"This provocative book applies law and finance theory to a wide range of issues bearing on corporate governance and business history. Brouwer's analysis should hold particular interest for students and scholars interested in comparative governance."
Joseph A. McCahery, Professor of Corporate Governance and Innovation, University of Amsterdam Center for Law and Economics
This book focuses on the relationships between rules of decision-making and economic development, concentrating on the similarities and differences between old and modern modes of governance in both business and politics. Brouwer uses concepts such as uncertainty and expectations to analyze political and corporate governance models from an economic theoretical perspective.
Brouwer analyzes the emergence of organizations and institutions conducive to commerce and growth and the relationship with political organization in both past and present in order to improve our understanding of economic development. The author shows how maritime trade spawned many organizational innovations in the past that still feature modern innovative enterprise. The author highlights how political governance stimulates or impedes innovation, taking issue with existing legislation on bankruptcy and corporate governance. The effects of political governance on innovation are modelled to analyze how competition for novelty enhances the value of human capital.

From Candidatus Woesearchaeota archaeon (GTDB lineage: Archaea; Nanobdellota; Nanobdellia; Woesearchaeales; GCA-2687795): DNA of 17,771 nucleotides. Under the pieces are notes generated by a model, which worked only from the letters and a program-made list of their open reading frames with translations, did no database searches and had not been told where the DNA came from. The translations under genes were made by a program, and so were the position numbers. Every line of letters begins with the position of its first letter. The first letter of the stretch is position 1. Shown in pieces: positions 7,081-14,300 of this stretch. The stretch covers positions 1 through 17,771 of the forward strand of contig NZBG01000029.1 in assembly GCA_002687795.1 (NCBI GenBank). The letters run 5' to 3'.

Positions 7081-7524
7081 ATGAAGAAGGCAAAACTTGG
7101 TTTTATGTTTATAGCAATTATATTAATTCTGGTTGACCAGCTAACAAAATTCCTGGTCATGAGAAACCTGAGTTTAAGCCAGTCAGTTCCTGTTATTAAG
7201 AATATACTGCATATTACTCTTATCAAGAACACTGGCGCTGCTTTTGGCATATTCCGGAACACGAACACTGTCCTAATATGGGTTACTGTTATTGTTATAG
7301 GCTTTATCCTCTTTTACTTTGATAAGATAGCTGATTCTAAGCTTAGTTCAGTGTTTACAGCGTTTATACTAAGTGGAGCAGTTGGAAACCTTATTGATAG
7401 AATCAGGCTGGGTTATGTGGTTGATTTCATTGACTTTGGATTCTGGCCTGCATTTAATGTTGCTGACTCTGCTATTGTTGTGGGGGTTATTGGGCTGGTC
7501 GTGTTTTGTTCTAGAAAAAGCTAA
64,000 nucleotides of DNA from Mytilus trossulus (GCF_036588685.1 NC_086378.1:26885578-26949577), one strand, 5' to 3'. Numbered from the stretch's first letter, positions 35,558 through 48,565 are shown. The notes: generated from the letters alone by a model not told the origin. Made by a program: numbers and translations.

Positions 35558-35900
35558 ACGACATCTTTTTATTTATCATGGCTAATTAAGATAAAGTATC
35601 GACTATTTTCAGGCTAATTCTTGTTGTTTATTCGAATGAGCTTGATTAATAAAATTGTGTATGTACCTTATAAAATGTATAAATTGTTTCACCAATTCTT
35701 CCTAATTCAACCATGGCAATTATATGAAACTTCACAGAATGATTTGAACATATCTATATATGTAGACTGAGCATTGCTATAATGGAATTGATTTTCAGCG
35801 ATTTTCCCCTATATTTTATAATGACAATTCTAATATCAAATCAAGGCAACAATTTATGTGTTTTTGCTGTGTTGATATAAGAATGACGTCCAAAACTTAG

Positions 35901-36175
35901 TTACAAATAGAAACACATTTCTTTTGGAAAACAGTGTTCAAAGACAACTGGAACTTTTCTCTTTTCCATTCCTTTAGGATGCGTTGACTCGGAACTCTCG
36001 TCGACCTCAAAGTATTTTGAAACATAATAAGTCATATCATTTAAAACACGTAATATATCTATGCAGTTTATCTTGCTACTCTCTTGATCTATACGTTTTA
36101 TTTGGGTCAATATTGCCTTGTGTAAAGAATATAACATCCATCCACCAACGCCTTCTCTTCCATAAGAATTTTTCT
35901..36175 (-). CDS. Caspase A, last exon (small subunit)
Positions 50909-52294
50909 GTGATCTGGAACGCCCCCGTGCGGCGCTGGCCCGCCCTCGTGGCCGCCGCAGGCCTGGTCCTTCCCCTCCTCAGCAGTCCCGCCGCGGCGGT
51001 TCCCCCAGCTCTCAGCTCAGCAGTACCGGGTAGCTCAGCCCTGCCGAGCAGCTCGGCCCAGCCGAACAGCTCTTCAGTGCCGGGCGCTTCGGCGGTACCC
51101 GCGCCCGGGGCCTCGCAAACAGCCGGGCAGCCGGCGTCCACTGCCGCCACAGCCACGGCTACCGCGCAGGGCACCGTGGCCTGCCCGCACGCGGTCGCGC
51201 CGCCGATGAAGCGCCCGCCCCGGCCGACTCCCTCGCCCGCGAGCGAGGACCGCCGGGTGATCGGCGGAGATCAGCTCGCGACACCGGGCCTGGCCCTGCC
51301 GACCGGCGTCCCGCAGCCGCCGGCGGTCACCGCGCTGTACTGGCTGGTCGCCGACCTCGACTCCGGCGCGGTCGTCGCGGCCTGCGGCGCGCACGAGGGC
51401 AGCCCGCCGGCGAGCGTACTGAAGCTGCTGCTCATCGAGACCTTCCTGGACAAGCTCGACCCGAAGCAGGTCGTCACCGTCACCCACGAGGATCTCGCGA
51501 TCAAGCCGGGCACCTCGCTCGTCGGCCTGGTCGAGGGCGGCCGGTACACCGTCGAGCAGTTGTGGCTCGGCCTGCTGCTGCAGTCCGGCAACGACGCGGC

|Publisher:||Taylor & Francis|
|Series:||Routledge Studies in Global Competition|
|Sold by:||Barnes & Noble|
|File size:||670 KB|
About the Author
Maria Brouwer is Professor in Economics at the University of Amsterdam, the Netherlands.